ABC, Sundays 10/9 Central
Sep 29, 2013
Opening scene: siren, ambulance, a woman very hurt. The woman is photographer Sara (Hannah Ware) and we have no idea why she is in this state, as in the following scenes she is at a group art opening where she is one of the artists. Here, she meets attorney Jack (Stuart Townsend) who is there at his boss's request. Sara is married to another attorney, district prosecutor Drew (Chris Johnson) who is out to get Jack's boss, Thatcher (James Cromwell), who also raised Jack and is Jack's father-in-law. This interlacing web doesn't stop Sara and Jack from connecting both spiritually and physically: he buys a piece of her art and bumps into her on his way to framing it; she offers to frame it for him; they meet up to hand off the framed piece. Next thing, they are at a beach, at a restaurant, at a hotel. Things are aborted here, but they are picked up again at Sara's photo studio. While this is going on, Thatcher's brother-in-law is killed and all evidence points to Thatcher's mentally challenged son, T.J. (Henry Thomas), as the culprit.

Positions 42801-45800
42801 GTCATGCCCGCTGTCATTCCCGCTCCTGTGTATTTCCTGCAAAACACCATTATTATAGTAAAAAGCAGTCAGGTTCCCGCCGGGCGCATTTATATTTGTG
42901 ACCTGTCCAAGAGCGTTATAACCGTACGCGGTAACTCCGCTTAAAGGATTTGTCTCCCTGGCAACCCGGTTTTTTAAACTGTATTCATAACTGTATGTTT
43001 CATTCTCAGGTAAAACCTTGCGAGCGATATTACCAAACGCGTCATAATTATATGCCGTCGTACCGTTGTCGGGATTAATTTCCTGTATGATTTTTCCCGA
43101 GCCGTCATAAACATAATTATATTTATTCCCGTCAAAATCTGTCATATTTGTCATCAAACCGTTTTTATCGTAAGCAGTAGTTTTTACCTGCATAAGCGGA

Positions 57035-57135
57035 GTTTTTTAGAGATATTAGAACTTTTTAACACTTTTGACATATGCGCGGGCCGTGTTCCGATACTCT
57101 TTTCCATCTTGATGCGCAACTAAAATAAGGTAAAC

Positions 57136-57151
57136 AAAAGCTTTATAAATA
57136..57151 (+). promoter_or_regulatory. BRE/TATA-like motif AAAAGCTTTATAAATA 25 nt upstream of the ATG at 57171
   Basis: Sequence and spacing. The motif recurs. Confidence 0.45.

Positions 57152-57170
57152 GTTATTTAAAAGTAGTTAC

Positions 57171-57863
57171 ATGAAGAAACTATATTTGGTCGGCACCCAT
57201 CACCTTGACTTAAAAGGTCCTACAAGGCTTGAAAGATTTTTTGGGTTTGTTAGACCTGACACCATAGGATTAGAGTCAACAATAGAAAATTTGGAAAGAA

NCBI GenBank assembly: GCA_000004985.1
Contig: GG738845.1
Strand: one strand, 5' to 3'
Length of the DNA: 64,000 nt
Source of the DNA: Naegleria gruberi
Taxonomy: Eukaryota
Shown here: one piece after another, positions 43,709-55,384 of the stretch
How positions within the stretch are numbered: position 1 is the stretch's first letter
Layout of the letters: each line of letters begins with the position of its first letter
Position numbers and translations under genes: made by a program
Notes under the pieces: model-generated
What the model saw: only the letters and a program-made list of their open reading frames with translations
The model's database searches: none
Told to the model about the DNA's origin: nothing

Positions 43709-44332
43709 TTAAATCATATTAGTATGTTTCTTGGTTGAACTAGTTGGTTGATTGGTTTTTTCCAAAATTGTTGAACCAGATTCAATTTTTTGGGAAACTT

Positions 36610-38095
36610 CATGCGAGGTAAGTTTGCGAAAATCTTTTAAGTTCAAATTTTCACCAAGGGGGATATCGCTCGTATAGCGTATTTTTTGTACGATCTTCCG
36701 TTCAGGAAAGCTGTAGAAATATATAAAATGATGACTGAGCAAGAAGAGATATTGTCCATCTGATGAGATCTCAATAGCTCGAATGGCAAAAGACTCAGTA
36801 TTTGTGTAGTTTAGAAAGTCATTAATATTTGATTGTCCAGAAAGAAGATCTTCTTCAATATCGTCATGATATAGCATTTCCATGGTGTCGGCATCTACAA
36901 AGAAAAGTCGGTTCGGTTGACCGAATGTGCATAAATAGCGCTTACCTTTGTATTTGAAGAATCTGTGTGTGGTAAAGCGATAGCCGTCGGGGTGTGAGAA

These types of overlapping storylines with tons of money, power, and sex being thrown about are just plain fun—if you don't take them too seriously (think Revenge and Scandal). The acting lacks conviction, but with a script this predictably sudsy, acting chops aren't at the top of the required list. The last part Thomas played that had any teeth to it was his first memorable one, Elliott in E.T. His turn at playing someone with a disability is so not believable—it seems like it is Thomas, and not his character, that is addled. Townsend is never good in any role. As the guy tempting enough to warrant an affair, Townsend is utterly unconvincing—plus, he's got a terrible haircut. His paramour, Ware, looks like a teenager and one is more concerned about pedophile charges than infidelity ones where she's involved. Their spouses are phoning in their performances long distance, so the start of the affair seems inevitable. This brings us back to the opening scene, which is also the closing scene, slotted in to make sure we tune in again because nothing else that has happened in the duration of the show justifies our return. (www.abc.go.com/shows/betrayal)
Author rating: 4.5/10
Average reader rating: 8/10